160essentially means that switching from one to another scoring function
161(and displaying the result in the table) takes only a split of a
162second. To see the rest of the widget, check out `its code <OWLearningCurveA.py>`_.
163
164*****************************
165Using Several Output Channels
166*****************************
167
168There's nothing new here, only that we need a widget that has
169several output channels of the same type to illustrate the idea of the
170default channels in the next section. For this purpose, we will modify
171our sampling widget as defined in previous lessons such that it will
172send out the sampled data to one channel, and all other data to
173another channel. The corresponding channel definition of this widget
174is::
175
176    self.outputs = [("Sampled Data", ExampleTable), ("Other Data", ExampleTable)]
177
178We used this in the third incarnation of `data sampler widget <OWDataSamplerC.py>`_,
179with essentially the only other change in the code in the :obj:`selection` and
180:obj:`commit` functions::
181
182    def selection(self):
183        indices = orange.MakeRandomIndices2(p0=self.proportion / 100.)
184        ind = indices(self.dataset)
185        self.sample = self.dataset.select(ind, 0)
186        self.otherdata = self.dataset.select(ind, 1)
187        self.infob.setText('%d sampled instances' % len(self.sample))
188
189    def commit(self):
190        self.send("Sampled Data", self.sample)
191        self.send("Other Data", self.otherdata)
192
193If a widget that has multiple channels of the same type is
194connected to a widget that accepts such tokens, Orange Canvas opens a
195window asking the user to confirm which channels to connect. The
196channel mentioned in :obj:`self.outputs` is connected by
197default. Hence, if we have just connected Data Sampler
198(C) widget to a Data Table widget in a schema below:
199
200.. image:: datasampler-totable.png
201
202we would get a following window querying users for information on
203which channels to connect:
204
205.. image:: datasampler-channelquerry.png
206
207*************************************************************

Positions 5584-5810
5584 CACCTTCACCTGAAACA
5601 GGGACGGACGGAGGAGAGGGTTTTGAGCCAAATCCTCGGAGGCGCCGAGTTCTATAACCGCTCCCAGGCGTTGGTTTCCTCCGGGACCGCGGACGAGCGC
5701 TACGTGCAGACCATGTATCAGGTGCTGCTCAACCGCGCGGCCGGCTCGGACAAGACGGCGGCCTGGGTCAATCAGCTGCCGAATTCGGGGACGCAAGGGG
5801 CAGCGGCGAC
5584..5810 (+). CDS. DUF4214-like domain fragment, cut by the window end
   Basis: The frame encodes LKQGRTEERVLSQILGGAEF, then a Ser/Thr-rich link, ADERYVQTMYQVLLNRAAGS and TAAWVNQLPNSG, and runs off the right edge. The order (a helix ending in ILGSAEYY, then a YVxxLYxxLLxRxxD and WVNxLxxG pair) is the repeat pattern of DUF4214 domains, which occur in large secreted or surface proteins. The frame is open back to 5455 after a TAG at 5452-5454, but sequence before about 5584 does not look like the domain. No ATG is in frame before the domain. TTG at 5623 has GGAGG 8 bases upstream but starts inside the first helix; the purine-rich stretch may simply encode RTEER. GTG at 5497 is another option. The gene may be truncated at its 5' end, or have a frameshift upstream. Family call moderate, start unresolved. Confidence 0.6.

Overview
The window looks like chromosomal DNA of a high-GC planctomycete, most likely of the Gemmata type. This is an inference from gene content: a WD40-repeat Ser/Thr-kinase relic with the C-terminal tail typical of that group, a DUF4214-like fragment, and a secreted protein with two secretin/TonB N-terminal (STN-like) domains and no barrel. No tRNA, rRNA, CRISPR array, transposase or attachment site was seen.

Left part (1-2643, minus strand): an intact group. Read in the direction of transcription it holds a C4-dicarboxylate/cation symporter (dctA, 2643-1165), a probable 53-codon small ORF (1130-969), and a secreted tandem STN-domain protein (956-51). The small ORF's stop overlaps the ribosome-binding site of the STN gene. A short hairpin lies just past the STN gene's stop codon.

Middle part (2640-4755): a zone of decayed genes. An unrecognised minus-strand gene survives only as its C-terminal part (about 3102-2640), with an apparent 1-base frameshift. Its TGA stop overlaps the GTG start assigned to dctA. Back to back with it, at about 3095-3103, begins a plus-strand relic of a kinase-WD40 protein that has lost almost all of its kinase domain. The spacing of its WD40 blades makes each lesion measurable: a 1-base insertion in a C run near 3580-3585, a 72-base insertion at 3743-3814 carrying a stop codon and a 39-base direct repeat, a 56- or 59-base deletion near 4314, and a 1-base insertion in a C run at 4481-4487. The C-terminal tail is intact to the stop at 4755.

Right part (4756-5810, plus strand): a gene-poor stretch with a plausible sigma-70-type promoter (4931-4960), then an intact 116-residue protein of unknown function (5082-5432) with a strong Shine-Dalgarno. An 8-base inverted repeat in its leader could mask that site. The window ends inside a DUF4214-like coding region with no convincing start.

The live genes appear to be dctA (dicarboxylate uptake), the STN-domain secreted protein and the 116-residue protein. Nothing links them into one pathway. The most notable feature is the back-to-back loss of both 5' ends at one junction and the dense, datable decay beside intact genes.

208Default Channels (When Using Input Channels of the Same Type)
209*************************************************************
210
211Now, let's say we want to extend our learning curve widget such
212that it does the learning the same way as it used to, but can -
213provided that such data set is defined - test the
214learners (always) on the same, external data set. That is, besides the
215training data set, we need another channel of the same type but used
216for training data set. Notice, however, that most often we will only
217provide the training data set, so we would not like to be bothered (in
218Orange Canvas) with the dialog which channel to connect to, as the
219training data set channel will be the default one.
220
221When enlisting the input channel of the same type, the non-default
222channels have a special flag in the channel specification list. So for
223our new `learning curve <OWLearningCurveB.py>`_ widget, the
224channel specification is::
225
226    self.inputs = [("Train Data", ExampleTable, self.trainset, Default),
227               ("Test Data", ExampleTable, self.testset),
228               ("Learner", orange.Learner, self.learner, Multiple)]
229
230That is, the :obj:`Train Data` channel is a single-token
231channel which is a default one (third parameter). Note that the flags can
232be added (or OR-d) together so :obj:`Default + Multi` is a valid flag.
233To test how this works, connect a file widget to a learning curve widget and
234- nothing will really happen:
235
236.. image:: file-to-learningcurveb.png
237
238That is, no window with a query on which channels
239to connect to will open. To find out which channels got connected,
240double click on the green link between the two widgets:
241
242.. image:: file-to-learningcurveb-channels.png